Jurisdictions can opt to update their housing elements every five years or every eight years. The option to use an eight-year schedule was created to better align with the schedule local governments (or COGs/MPOs) have to meet to update their Regional Transportation Plans (which are updated every four years) now mandated to align with housing plans in Regional Sustainable Communities Strategies.
Housing Element Update Cycles
To date, there have been five previous housing element update “cycles.” California is now in its sixth “housing-element update cycle.”
Housing Element Process
- Update previous housing element.
- Public Participation Requirements: Prior to submittal of the first draft within a planning period to HCD, the local government must make the draft available for public comment for 30 days and if any comments were received, take at least 10 business days to consider and incorporate public comments.
- Submit draft to HCD for review/approval. HCD's first review will take up to 90 days.
- Revise and adopt (or adopt without changes).
- Transparency Requirements: For any subsequent revisions, the local government must post the draft revision on its website and email a link to all individuals and organizations that have previously requested notices relating to the local government’s housing element at least seven days before submitting the draft revision to HCD.
- Submit revised draft/adopted housing element to HCD. Subsequent reviews will take HCD up to 60 days.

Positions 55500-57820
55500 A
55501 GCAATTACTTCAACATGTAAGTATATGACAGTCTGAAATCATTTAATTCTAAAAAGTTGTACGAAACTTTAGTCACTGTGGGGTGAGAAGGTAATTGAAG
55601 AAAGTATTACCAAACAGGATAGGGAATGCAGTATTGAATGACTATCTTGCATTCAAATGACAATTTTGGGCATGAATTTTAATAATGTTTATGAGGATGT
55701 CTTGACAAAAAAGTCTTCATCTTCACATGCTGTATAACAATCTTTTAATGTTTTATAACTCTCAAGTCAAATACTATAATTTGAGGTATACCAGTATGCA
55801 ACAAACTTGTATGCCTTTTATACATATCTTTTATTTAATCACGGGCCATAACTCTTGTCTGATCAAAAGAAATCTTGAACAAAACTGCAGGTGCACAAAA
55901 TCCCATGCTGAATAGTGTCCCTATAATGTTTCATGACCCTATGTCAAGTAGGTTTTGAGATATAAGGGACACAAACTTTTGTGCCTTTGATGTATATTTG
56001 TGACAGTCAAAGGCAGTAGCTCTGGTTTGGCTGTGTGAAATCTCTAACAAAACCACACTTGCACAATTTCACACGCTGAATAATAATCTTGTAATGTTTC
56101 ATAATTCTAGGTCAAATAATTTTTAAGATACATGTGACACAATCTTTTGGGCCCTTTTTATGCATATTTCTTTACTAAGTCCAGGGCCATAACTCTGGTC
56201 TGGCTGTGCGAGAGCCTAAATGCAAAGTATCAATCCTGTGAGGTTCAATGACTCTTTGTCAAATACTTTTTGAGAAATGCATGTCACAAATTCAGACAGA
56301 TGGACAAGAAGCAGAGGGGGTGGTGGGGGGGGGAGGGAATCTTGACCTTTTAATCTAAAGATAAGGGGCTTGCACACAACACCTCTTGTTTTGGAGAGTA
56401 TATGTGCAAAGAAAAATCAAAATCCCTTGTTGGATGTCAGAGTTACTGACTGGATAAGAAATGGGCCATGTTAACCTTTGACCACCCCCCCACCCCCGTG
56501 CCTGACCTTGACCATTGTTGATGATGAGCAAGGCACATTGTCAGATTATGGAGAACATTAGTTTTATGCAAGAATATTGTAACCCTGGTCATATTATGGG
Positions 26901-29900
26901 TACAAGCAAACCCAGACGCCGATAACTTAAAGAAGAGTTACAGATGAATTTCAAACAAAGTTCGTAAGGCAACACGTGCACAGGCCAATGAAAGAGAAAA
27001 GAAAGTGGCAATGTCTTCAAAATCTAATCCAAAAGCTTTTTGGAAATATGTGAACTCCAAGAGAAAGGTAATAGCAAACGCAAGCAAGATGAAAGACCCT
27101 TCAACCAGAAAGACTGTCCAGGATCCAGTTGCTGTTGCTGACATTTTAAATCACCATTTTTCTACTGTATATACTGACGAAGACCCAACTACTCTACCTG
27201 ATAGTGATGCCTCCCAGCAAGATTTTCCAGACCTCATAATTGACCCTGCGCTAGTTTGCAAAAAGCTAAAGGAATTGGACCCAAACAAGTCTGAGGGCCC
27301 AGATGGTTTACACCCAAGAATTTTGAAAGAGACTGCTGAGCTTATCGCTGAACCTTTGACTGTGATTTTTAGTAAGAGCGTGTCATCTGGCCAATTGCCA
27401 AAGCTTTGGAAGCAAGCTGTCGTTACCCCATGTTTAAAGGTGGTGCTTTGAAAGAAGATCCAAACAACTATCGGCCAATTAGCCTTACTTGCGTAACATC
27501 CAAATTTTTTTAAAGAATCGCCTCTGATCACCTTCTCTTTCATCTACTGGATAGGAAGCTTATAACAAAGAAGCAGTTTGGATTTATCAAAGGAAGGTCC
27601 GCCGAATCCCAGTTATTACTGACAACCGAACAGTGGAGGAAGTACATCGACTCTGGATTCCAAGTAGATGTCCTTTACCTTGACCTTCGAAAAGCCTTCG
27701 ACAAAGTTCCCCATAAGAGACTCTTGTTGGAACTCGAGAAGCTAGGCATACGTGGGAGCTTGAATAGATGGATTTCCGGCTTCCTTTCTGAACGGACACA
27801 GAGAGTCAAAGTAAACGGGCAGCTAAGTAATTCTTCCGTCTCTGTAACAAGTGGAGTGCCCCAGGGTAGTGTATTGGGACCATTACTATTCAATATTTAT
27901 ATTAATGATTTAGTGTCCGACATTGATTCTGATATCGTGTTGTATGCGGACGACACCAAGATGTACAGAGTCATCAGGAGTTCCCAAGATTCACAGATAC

Learn more in Building Blocks: Comprehensive Housing-Element Guide.
Housing Element Completeness Checklist (PDF) — Optional tool outlining the statutory requirement of Housing Element Law to assist jurisdictions in the preparation of the housing element.
Consequences for Late Housing Elements
Jurisdictions that fail to adopt a housing element that has been found in substantial compliance within 120 days of the statutory deadline to revise the housing element must complete all necessary rezones within one year of that statutory deadline. This means both that jurisdictions must adopt the housing element and that the housing element must be found in compliance (meaning a letter from HCD affirming compliance) with Housing Element Law by HCD within 120 days of the statutory deadline, or they will need to complete rezones within one year of their housing element due date (as opposed to three years) to maintain housing element compliance. Jurisdictions that adopt more than one year from the statutory deadline cannot be found in substantial compliance with Housing Element Law until the local government has completed any required rezoning.
SB 197 – for jurisdictions with housing element due dates in 2021
Prior law required rezoning specified in housing elements to be completed within one year (instead of three years) if the jurisdiction was not found in compliance with Housing Element Law within 120 days of the statutory deadline.
SB 197, which was signed into law on June 30, 2022, changed the rezoning deadlines for jurisdictions with statutory housing element deadlines in 2021. Now, jurisdictions with 2021 housing element deadlines may maintain the approximate three-year rezoning deadline if their adopted housing element is found in compliance within one year after the statutory due date. A housing element that is adopted and found in compliance means HCD has completed its review of the adopted element and has issued a review letter finding the element in compliance with Housing Element Law.
Jurisdictions seeking to maintain the three-year deadline for rezoning should plan accordingly given the statutory review timelines, which are 60 days for adopted and draft submittals. HCD will make its best effort to assist jurisdictions in meeting these deadlines but cannot guarantee or be obligated to expedite reviews for any jurisdictions that do not yet have a compliant adopted housing element.
Therefore, to meet the one-year deadline, jurisdictions will need to submit their adopted housing elements to HCD via HousingElements@hcd.ca.gov 60 days before the one-year anniversary of the 2021 statutory deadline (preferably earlier). This allows for the statutory 60 days for HCD's review (Government Code section 65585).